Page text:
More than 120 business owners and executives, elected and appointed officials, non-profit representatives, and community leaders joined the Chamber of Commerce of West Alabama July 21-23 in Chattanooga, Tennessee, for the third annual Benchmarking Trip, presented by The University of Alabama.
More than 90 businessmen and women, elected officials, and community leaders traveled to Lexington, Kentucky, June 15 for The Chamber of Commerce of West Alabama's annual Benchmarking Trip.
Chosen for its nationally-recognized economic growth, successful public-private partnerships, cultural health, and growing entrepreneurial ecosystem, Lexington features an urban county form of government, ranks 10th among U.S. cities in college education rate, and is home to a fellow SEC school, the University of Kentucky. The delegation felt Lexington was the perfect delegation for the group's second benchmarking trip.
"New relationships were created, existing relationships were strengthened, and countless one-on-one conversations were had that will pay serious dividends going forward," said Chamber President and CEO Jim Page.
The event kicked off Sunday evening with a reception at Creaux, a New Orleans-inspired cocktail bar in downtown Lexington. During the reception, Bob Quick, President and CEO of Commerce Lexington, gave attendees a "big picture" overview of Lexington; sharing both the history of the city and plans for the future.
More than 70 Chamber members and community leaders traveled to Greenville, South Carolina, July 23-25, for The Chamber of Commerce of West Alabama's inaugural benchmarking trip.
Chosen for how Greenville has embraced smart growth, downtown redevelopment and a knowledge-based, entrepreneurial economy, participants heard from individuals directly responsible for Greenville's transformation, and were inspired to apply those successes in West Alabama.
"I think it was a great trip and I really enjoyed visiting Greenville," said Bruce Higginbotham, Northport City Engineer and Interim City Administrator. "It was very informative, and we learned a lot from them. I was especially interested in hearing how they transformed themselves through the years.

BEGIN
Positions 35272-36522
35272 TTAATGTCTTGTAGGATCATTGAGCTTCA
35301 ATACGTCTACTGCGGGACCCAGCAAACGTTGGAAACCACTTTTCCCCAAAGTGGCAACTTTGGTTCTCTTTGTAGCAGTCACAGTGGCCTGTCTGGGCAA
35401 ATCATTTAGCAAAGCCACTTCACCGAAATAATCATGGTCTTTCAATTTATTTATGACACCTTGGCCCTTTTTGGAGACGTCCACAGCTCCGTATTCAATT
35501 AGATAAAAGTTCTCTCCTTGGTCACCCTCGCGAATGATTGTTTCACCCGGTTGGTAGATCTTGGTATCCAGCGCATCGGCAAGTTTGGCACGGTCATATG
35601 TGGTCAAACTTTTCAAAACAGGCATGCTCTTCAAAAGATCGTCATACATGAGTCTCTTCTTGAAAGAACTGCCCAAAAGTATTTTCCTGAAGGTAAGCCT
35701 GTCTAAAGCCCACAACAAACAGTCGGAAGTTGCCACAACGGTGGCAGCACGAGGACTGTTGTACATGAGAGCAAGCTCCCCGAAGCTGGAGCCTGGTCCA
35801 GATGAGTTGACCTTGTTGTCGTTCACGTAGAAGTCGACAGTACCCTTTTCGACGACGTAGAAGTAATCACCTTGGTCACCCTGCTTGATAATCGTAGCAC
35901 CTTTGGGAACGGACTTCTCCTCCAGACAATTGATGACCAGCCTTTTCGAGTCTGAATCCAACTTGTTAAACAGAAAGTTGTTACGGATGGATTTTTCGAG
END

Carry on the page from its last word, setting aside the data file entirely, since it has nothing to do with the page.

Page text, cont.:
Higginbotham said Greenville's transformation wasn't an overnight process, but the city's commitment created a great living environment for residents.
"In a lot of ways, Northport is in a similar position. The City has tremendous assets and is a growing community," he said. "We can improve our community by highlighting these assets and moving forward in a planned, proactive way."
Speakers for the benchmarking trip included public officials, elected representatives and entrepreneurs from the area. All discussed the transformative atmosphere in the community. Greenville's once-dormant city center has now become a national model for downtown redevelopment.
Those who attended the Benchmarking Trip said they got a great deal out of it, including Chris Gunter of Buffalo Rock/Pepsi-Cola, who said the trip generated a great deal of excitement.
"I think that we made a statement as a community as to how important it truly is to take the city to the next level," Gunter said. "The mayor, the city of Tuscaloosa, and the city of Northport have done a fantastic job of laying out plans. But what we've learned from Greenville is, 'How can we get on board with those plans as a community and how can we get on board as a private investor?'"
City of Northport Planning Director Scott Stephens said Greenville is a great case study of a plan put into action.
"It's great to see how committed citizens and community leaders can work together to bring their vision for their city into reality," Stephens said. "We saw examples of how the City of Greenville provided effective economic development, arts and tourism, parks and greenspace, and more, all to the benefit of their citizens."
Prior to returning to Tuscaloosa, participants met to share their thoughts on the trip and discuss ways to apply lessons learned in Greenville to challenges in West Alabama. Attendees agreed takeaways should include Greenville's intentional planning with respect to the use of their available funds. Mayor Walt Maddox said the City of Tuscaloosa should take advantage of low-hanging fruit, including cosmetic improvements such as signage, it should also look at the long-term process.
"The planning process works, but it takes time," Maddox said. "We're very good, but do we want to be great?"
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